You can’t read on an empty stomach

Editor,  REFERENCE IS made to Kenneth Agutamba’s article, “Which book are you currently reading?” (Sunday Times, April 27).
A young lady reads a book at Kigali Public Library. File.
A young lady reads a book at Kigali Public Library. File.

Editor, 

REFERENCE IS made to Kenneth Agutamba’s article, “Which book are you currently reading?” (Sunday Times, April 27).

This is a good read. I don’t know where I belong; the serious or the frivolous because I didn’t know Wednesday was World Book Day as I went about the day’s stress factors of making ends meet. Is this perhaps the reason why most of us have no time for a book or two in a month?

To be honest, the last book I read was five months ago and I didn’t even concentrate as I kept letting off for other responsibilities.  

To read, people need to improve their incomes, increase their standards of living and create space in their daily schedules to accommodate a book – that’s what people in developed countries do. 

I will certainly improve myself, and next time I will have an answer to your question. Which book I’m currently reading? None at the moment, (hides in embarrassment).

Cathy Atwine, Rwanda

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GREAT ARTICLE, dear Mr. Agutamba. I agree with Cathy Atwine’s comments: To make room for reading in their daily schedule, Africans need to improve their living standards and be financially more secure.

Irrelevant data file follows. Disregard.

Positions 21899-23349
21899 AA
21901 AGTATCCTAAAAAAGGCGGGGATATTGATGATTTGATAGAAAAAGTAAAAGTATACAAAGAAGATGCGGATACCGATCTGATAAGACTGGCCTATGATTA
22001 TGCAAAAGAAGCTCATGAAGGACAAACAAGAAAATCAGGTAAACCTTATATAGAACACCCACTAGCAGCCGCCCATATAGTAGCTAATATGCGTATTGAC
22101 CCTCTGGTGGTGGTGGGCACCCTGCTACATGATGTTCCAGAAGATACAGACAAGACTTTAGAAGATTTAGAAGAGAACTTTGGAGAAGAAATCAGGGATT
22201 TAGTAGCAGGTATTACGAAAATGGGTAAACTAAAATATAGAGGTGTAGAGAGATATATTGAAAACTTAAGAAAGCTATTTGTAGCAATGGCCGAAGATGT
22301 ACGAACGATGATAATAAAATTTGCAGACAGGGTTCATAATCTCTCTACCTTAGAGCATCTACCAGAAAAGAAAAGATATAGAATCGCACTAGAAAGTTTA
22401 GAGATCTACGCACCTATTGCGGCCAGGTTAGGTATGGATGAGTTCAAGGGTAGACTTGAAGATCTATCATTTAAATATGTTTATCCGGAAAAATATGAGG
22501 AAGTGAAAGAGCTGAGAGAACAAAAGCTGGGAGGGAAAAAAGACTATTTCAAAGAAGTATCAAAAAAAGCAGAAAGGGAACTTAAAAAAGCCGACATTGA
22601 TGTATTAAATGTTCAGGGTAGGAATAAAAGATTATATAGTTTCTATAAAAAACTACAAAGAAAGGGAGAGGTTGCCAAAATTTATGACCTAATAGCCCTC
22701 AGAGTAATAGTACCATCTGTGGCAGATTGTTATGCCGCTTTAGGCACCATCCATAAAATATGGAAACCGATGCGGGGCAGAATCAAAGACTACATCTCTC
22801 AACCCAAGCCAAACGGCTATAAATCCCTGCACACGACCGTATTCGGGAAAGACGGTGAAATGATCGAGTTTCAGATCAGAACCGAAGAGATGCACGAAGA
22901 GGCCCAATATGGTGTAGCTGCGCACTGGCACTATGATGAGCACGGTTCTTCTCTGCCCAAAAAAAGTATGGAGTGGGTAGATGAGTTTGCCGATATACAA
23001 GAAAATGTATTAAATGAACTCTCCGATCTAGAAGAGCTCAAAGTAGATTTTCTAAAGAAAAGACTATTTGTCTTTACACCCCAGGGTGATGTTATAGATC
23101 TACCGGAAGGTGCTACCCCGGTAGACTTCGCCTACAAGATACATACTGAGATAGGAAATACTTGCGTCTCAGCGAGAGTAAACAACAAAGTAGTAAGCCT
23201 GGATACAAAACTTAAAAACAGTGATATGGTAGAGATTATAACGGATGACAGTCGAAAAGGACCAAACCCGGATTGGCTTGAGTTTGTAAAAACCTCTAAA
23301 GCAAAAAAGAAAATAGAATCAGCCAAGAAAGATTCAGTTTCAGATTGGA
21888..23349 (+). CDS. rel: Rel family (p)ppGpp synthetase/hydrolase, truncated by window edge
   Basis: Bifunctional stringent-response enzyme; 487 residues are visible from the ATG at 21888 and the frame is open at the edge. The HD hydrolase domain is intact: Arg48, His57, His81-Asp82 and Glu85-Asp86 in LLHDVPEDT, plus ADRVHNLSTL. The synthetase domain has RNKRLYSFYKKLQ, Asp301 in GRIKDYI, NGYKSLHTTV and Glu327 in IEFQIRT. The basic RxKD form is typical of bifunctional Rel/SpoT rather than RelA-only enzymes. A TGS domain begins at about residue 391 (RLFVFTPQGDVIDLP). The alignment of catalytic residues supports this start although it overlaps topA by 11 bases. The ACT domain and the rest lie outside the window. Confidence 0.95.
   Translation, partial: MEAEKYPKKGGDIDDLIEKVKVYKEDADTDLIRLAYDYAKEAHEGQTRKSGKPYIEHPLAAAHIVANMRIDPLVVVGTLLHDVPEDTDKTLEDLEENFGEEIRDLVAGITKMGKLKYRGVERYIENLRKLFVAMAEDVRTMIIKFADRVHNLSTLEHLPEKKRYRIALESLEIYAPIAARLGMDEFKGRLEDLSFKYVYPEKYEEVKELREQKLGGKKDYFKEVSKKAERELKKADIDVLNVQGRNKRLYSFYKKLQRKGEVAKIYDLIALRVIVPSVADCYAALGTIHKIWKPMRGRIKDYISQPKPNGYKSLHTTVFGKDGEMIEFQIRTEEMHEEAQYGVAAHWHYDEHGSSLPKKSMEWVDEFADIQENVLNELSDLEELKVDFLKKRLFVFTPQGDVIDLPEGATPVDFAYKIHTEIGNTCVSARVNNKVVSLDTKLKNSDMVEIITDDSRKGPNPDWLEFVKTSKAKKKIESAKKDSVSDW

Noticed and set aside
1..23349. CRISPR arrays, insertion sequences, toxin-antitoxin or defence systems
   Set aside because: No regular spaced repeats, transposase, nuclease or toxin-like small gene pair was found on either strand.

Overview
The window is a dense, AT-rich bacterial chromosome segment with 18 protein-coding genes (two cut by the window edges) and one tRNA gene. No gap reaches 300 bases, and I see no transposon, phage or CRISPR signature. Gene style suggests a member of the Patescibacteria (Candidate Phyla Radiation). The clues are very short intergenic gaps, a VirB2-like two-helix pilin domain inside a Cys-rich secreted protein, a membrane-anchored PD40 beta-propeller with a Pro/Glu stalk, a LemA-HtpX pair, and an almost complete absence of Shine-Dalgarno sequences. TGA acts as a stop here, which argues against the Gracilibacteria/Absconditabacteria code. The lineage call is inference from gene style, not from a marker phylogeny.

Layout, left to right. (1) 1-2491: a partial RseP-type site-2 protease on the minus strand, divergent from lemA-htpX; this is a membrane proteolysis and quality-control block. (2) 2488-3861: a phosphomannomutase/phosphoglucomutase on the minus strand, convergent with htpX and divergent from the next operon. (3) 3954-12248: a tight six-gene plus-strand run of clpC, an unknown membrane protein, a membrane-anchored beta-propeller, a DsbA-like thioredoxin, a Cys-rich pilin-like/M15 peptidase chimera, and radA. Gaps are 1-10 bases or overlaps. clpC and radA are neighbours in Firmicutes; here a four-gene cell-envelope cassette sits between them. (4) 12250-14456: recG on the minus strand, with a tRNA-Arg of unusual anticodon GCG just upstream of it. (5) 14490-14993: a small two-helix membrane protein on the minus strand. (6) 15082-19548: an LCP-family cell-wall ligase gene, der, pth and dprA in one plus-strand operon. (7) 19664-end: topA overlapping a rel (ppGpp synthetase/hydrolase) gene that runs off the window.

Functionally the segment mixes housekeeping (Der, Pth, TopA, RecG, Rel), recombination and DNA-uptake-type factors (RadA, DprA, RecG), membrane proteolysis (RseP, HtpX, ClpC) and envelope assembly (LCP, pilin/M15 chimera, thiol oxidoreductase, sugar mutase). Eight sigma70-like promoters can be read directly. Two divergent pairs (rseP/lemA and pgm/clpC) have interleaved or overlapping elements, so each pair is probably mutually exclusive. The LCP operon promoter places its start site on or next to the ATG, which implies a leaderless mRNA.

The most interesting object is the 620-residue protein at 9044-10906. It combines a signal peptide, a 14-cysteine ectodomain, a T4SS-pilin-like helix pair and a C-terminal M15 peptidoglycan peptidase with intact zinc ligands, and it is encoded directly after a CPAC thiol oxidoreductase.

It is only after the subsistence needs (food, clothing, shelter) having been met that a person can think of other needs. A person whose body is unfulfilled cannot think about feeding their mind and/or soul. 

Decades ago, Abraham Maslow studied this phenomenon and developed his famous theory of “Hierarchy of Needs”. He said that: “Physiological needs are the physical requirements for human survival. If these requirements are not met, the human body cannot function properly and will ultimately fail. Physiological needs are thought to be the most important; they should be met first”.

As we can see, we Africans need some requirements to be met before lifting a book. You can’t read when you spent two days without lunch, while you’re busy looking for children’s school fees, and several important things that we need in life. We all want to read, but certain things must come first – that’s survival.

Richard Safari, United States

 

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